The assets of Internet performance testing company Porivo Technologies have been sold at a cut-rate price to one of the firm’s former customers.

Waltham, Mass.-based Gomez, which also runs web performance tests recently acquired Porivo for an undisclosed sum. But Gomez spokesman Alan Alper, when asked whether the deal was a case of his company looking for expansion possibilities or Porivo looking for an out in a tough economy, tells LocalTechWire, “It was really both. … We got a good deal.”

Gomez acquired the technology assets of Porivo and hired two of the latter company’s employees, Alper says. “We didn’t want an office there (in Durham). We felt everything would work better consolidated up here,” he says.

Porivo was founded in early 2000 by two interns at the Aurora Funds venture capital firm, Sam Kirby and Will Holmes, and a third partner, John Hartingh. Aurora provided seed capital for the company and initially allowed operations to be run out of its Durham office.

Scott Albert of Aurora, who was a member of Porivo’s board of directors, didn’t return phone calls seeking comment about the sale.

The initial idea behind the company involved “distributed computing,” or harnessing the computer processing power of desktop PCs while they are idle. Instead of running a screen saver, computers that are linked to a corporate network or the Internet would donate their processing power to handle the mountains of data collected by a computer system or through online transactions.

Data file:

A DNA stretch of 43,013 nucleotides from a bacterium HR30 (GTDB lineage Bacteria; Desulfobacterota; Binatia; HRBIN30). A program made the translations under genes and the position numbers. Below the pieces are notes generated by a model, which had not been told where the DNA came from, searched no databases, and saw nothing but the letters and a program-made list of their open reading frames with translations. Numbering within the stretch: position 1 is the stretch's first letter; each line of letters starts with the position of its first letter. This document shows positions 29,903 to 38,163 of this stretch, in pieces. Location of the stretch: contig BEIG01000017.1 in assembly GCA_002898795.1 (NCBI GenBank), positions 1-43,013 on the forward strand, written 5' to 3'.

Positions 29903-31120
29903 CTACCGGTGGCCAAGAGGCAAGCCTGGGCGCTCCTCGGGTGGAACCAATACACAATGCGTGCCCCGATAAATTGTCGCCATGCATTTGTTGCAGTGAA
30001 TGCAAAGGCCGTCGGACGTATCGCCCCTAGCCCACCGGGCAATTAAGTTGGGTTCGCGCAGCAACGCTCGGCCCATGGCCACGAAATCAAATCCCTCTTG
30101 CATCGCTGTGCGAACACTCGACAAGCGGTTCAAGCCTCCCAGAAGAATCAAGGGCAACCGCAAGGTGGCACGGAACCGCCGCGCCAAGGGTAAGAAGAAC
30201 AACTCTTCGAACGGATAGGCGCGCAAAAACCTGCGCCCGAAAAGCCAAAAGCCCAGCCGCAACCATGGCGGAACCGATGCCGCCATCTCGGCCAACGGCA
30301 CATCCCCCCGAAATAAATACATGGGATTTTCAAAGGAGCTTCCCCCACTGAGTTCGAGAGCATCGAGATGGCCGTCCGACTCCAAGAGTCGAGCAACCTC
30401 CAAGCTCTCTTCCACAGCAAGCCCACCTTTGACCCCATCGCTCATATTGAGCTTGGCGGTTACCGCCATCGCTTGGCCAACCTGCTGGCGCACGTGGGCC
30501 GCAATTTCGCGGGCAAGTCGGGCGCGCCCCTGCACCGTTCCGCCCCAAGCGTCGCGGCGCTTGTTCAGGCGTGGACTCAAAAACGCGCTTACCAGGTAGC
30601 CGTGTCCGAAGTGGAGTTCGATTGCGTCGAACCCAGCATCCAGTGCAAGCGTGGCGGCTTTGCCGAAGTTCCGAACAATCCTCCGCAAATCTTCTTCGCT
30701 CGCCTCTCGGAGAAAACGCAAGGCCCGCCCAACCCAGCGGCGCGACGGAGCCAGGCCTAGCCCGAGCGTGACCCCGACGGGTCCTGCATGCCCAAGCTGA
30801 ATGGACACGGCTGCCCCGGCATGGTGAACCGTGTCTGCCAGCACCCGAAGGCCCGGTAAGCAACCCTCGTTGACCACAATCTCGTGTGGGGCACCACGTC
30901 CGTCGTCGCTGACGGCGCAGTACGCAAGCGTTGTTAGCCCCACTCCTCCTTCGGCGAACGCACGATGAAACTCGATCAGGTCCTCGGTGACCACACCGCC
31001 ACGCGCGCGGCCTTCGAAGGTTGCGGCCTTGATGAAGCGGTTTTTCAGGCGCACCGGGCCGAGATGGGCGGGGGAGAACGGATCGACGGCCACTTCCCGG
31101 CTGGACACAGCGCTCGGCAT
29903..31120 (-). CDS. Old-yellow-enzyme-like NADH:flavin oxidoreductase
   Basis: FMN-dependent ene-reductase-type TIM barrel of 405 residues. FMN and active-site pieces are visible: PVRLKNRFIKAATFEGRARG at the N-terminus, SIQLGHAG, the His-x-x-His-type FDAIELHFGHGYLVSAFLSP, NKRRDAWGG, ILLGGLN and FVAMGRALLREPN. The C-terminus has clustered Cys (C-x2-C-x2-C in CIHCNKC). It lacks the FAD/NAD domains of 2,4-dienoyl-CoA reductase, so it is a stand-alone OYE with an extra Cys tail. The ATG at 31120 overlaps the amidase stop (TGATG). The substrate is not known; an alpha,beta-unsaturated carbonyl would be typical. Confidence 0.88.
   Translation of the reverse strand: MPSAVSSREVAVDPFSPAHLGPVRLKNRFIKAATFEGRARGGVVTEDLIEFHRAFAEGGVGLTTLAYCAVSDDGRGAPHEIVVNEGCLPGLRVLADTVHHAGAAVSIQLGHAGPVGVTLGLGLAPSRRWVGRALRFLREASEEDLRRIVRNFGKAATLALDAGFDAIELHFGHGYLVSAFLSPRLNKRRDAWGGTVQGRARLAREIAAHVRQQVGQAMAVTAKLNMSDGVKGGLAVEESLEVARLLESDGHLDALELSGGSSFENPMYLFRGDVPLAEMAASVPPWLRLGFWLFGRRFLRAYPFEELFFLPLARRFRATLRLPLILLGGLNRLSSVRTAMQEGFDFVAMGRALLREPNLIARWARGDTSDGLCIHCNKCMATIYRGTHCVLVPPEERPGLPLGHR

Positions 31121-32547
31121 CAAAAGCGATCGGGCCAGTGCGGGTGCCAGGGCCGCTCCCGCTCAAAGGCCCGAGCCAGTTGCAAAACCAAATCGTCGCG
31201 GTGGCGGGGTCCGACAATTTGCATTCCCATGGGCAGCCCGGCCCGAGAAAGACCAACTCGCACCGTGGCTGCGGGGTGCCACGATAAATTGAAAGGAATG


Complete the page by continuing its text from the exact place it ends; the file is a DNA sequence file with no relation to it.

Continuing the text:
But Porivo later morphed into a performance measurement company, using distributed computing to build a global network of some 10,000 PCs to evaluate the speed of websites and other aspects of web performance from various types of Internet connections, Internet backbones and ISPs. The service provided customers with some perspective of the quality of the online experience of end-users and helped detect problems before they seriously affected online business transactions.

The company attracted $2.2 million in venture capital during its life – much of it from Aurora – and during its height opened an office in Silicon Valley and hired a former executive of NBC’s Internet division as chief executive. Its customer list included the likes of Microsoft, WorldCom, Global Knowledge and North Carolina State University.

Gomez also signed up as a Porivo customer. The company measures performance from an ISP to a website and used Porivo’s service to measure from a site to the desktops of users, Alper says. The firm welcomed the opportunity to bring that technology in house when Porivo’s assets became available.

“We saw a lot of possibilities in peer networking,” he says. “This definitely helps us extend our web monitoring and gives us visibility on the desktop.”